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Clarendon schools see improved GSAT performances

Published:Wednesday | June 21, 2017 | 11:42 AMGleaner Writer
Contributed Photo Principal Ann Marie Brown (left) and Jacqueline Henry Hunter of Free Town Primary School.
Contributed Photo Foundation Prep's GSAT students.

Clarendon schools see improved GSAT performances

Cecelia Campbell-Livingston

Several preparatory and primary schools in Clarendon shared with The Gleaner that they have seen improved performances from their students in the Grade Six Achievement Test (GSAT).

They also revealed that they share similar challenges in preparations leading up to the sitting of the exam.

Principal of St Thomas Moore Preparatory School, Dr Emerie Morgan, said the school's average moved from 76.84 to 80.7 per cent this year.

She said her students are particularly strong in mathematics, and noted that she could not pinpoint a weak area.

Another interesting fact this year for the school is the performance of the boys, as they managed to outperform the girls.

For all this, Morgan is far from satisfied, as she said had it not been for challenges some of the students faced they might have earned perfect scores.

"Part of the problem is that students were being sent elsewhere to do GSAT lessons, which had many confused with the different lesson formats," she said.

Morgan also shared that some said they felt pressured by their parents, with one student complaining that she stayed up until midnight studying for the exam the next day.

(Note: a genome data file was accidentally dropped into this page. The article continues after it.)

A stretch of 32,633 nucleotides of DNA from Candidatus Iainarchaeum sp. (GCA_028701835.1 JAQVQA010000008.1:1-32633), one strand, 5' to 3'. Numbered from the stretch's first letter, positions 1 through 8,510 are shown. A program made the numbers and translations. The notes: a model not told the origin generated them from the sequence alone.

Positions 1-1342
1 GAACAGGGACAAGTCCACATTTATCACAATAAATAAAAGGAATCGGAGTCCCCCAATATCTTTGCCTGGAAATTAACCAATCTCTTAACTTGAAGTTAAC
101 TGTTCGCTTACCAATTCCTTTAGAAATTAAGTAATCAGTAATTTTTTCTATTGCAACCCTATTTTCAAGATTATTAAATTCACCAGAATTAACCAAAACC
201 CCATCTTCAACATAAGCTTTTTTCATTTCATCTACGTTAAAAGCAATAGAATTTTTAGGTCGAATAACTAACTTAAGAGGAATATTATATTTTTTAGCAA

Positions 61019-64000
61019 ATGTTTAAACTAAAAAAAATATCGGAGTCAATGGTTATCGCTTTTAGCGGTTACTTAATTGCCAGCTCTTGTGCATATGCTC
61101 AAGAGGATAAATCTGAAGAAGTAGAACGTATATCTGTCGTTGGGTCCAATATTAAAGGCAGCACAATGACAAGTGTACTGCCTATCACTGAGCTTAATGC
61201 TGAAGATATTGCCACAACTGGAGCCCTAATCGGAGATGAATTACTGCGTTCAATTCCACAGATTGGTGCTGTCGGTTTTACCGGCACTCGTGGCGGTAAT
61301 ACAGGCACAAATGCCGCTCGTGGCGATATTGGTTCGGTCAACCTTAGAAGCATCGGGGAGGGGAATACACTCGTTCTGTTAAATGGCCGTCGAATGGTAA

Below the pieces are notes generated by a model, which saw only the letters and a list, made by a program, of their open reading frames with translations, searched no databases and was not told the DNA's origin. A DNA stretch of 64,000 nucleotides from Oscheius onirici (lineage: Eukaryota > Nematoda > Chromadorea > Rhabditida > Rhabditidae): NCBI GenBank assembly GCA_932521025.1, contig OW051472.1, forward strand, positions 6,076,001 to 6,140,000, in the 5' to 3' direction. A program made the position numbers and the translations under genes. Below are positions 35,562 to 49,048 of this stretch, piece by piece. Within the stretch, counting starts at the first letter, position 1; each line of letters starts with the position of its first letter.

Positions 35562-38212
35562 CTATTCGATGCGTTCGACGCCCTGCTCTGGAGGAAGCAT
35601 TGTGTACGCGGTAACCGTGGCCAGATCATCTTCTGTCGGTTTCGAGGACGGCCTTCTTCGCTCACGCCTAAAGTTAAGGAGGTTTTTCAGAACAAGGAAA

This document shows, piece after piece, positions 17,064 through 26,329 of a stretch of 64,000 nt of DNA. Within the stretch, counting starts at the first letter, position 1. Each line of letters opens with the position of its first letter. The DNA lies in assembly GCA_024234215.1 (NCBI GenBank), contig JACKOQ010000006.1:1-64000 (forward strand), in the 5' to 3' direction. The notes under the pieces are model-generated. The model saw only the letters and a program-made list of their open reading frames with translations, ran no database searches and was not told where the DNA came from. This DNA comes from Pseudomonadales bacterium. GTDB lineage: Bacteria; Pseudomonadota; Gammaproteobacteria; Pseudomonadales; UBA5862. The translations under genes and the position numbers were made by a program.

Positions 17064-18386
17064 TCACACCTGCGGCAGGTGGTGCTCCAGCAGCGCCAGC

"By the time I found out these things it was too late," she said, adding that she was still grateful they earned grades good enough to see 99 per cent of them being placed at prominent high schools.

"I feel that come next year we'll do even better. I am here to build and rebrand," she said.

Free Town Primary School's principal, Ann Marie Brown, also has reason to be happy as she is proud of the fact that this year her students stepped up to the challenge, resulting in improved grades.

"Most children got their first or second choices. The grades are excellent; they did well this year," she said.

She said some of the challenges faced by students were poor attendance to extra lessons and some not having the necessary textbooks. For others, it was poor parental support.

"In spite of these challenges, the school continues to do well," she said.

Paul Scott, principal of May Pen Primary, said there was an overall improvement in GSAT performances this year.

"The averages are better this year when compared to last year, and although we didn't get a perfect score we got perfect scores in two subjects," he revealed.

The students showed strong performance in maths but fell down in social studies and science.

Scott said he is already putting things in place to bolster next year's performances.

"Currently, we are working on numeracy intervention. We found out that's a general weakness and we are going to strengthen the language and the communication task," he said.

He also commended three of his students who have been recognised by the Ministry of Education for their exceptional performances. They will be receiving awards at a GSAT ceremony to be held by the education ministry.

Foundation Prep School saw improved performance from the students in the areas of maths, language arts and the sciences, according to principal, Latoya Bennett.

"We have three students who made the top 1,000 in the island," she said.

Bennett said thanks to the school and the support of the parents, they assisted the student to overcome feeling "unsettled".

Most of those who sat the exam got mid-80s to a high of 100 per cent.